Long Lane Farm, the North End Action Team and Bon Appétit are co-hosting a sit-down charity dinner to support the North End Farmer’s Market:
The North End Farmers Market is a wonderful and vital space in our community, and through its double dollars program it makes fresh, local, organic produce accessible and affordable for everyone! 100% of the proceeds from this dinner go directly to the double dollars program. Come enjoy some delicious food, generously catered for free by Bon Appétit, meet organizers from NEAT and Long Lane, discuss food justice, and support your local farmer’s market! Suggested minimum donation is $25 for adults, $15 for students and youth, cash or check. Donating gets you a three course meal, no extra charges! Check Facebook for the menu, vegan options available.
Date: Tuesday, May 8 Time: 6:30-8:30pm Place: Daniel Family Commons, 3rd floor Usdan (45 Wyllys Ave.) Cost: $25 minimum donation for adults; $15 minimum donation for students/youth, cash or checks made out to “North End Action Team” FB
If you can’t come, but still would like to support the Double Dollars program, you can donate at this You Caring page.
Mongolian Grill (Barbecue) has a slightly misleading name since it is a stir-fried dish that was first developed in Taiwan during the early 1950s—not in Mongolia surprisingly. However, stir-frying meats on a large, open surface is supposed to evoke Mongolian foods and Mongolian traditions. The preparation can also be traced back to the Japanese-style teppanyaki, which was a very popular food choice for the Taiwanese back then. Interestingly enough, some American Mongolian Grill restaurants claim that soldiers of the Mongol Empire actually gathered large quantities of meat, prepared them with their swords and cooked them on their upturned shields over a large fire.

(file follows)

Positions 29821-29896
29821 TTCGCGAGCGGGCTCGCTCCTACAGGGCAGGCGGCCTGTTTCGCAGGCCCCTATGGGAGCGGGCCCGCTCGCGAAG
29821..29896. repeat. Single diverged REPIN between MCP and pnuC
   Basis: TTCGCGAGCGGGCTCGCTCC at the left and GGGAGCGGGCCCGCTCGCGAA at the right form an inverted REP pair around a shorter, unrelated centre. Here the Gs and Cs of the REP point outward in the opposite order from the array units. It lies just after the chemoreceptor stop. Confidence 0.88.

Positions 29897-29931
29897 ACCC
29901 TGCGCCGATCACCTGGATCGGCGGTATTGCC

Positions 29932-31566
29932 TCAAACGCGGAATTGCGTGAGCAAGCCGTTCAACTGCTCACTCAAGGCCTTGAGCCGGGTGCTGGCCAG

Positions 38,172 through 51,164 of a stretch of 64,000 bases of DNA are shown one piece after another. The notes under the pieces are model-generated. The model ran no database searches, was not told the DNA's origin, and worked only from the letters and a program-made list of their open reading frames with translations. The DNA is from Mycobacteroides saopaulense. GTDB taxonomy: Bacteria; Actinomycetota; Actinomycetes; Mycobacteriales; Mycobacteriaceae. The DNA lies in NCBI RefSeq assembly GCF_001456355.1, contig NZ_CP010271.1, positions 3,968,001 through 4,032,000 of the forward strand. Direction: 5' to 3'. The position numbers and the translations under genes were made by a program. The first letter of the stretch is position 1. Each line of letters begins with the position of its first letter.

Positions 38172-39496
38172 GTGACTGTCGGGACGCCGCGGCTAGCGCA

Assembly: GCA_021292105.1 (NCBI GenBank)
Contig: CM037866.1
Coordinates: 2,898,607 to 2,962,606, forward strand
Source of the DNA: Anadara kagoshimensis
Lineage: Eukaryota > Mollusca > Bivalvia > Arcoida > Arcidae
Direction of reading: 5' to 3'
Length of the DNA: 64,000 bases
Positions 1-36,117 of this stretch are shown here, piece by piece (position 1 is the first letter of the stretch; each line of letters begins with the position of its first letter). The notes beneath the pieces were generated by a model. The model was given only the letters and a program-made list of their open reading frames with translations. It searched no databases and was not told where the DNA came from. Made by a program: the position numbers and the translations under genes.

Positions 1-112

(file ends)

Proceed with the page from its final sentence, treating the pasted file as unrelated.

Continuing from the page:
A few weeks back, I wrote a feature ranting about Usdan’s hummus. The next day, I very sadly paired my sad Usdan salad with sad Usdan hummus, and it was not a highlight of my life.
I’m finally settled into my home for break, which means a few things: I have not left the house unless it’s for work or for IKEA, I have eaten approximately 567 loaves of bread, and I’ve spent a particularly significant amount of time in the kitchen.
“Making my family proud of my ability to take care of myself,” aside, my house is currently under construction and the kitchen is one of the only places where I can’t either fall through a ceiling or trip over some wood planks.
On the way home from IKEA, I force my mom to make a pit stop at the local halal market. Once home, my mom gave me her recipe, and I cross-checked with some Turkish recipe site for measurements, and I made a…beautiful…batch of hummus. Seriously, it’s really good. I posted a short recipe on Instagram, but I decided this recipe deserves a home on the blog because of my past writing on the subject. Here we go:
It’s been four semesters since I’ve had home-cooked Turkish (oh, wow, here’s Melisa talking about being Turkish….again) meal, and to be completely honest, at first it was great. There are only so many times I can manage to “enjoy” kale stew (side note: kale translates to “decoration cabbage” in Turkish) and I was infatuated with the copious amounts of coffee and soft-serve ice cream that I was honestly blind.
It’s been four semesters, and the coffee and soft-serve ice cream can no longer make me complacent. As Wesleyan’s local and very vocal Middle Easterner™, there’s a very serious matter that we need to discuss: the “hummus” that is offered at Usdan. It’s time to call it for what it is, and that certainly isn’t fucking hummus.
If you weren’t aware, Usdan offers hummus on the kosher line, oftentimes paired with some sort of panini. See, I was super fucking excited when I saw this, because I didn’t grow up with ranch or cranberry vinaigrette (?), and I wanted to supplement my bland salads with the spread that is responsible for my sanity. And so, wide-eyed first-year me walks onto the kosher line, excited to get a taste of home. Why I thought that this hummus would remotely resemble home considering the general lack of spices in Usdan (seriously, WHY DON’T WE HAVE RED PEPPER FLAKES ANYWHERE? And don’t tell me about that bullshit red pepper that’s by the pizza) is beyond me. I was hopeful that perhaps Bon App got things right for once.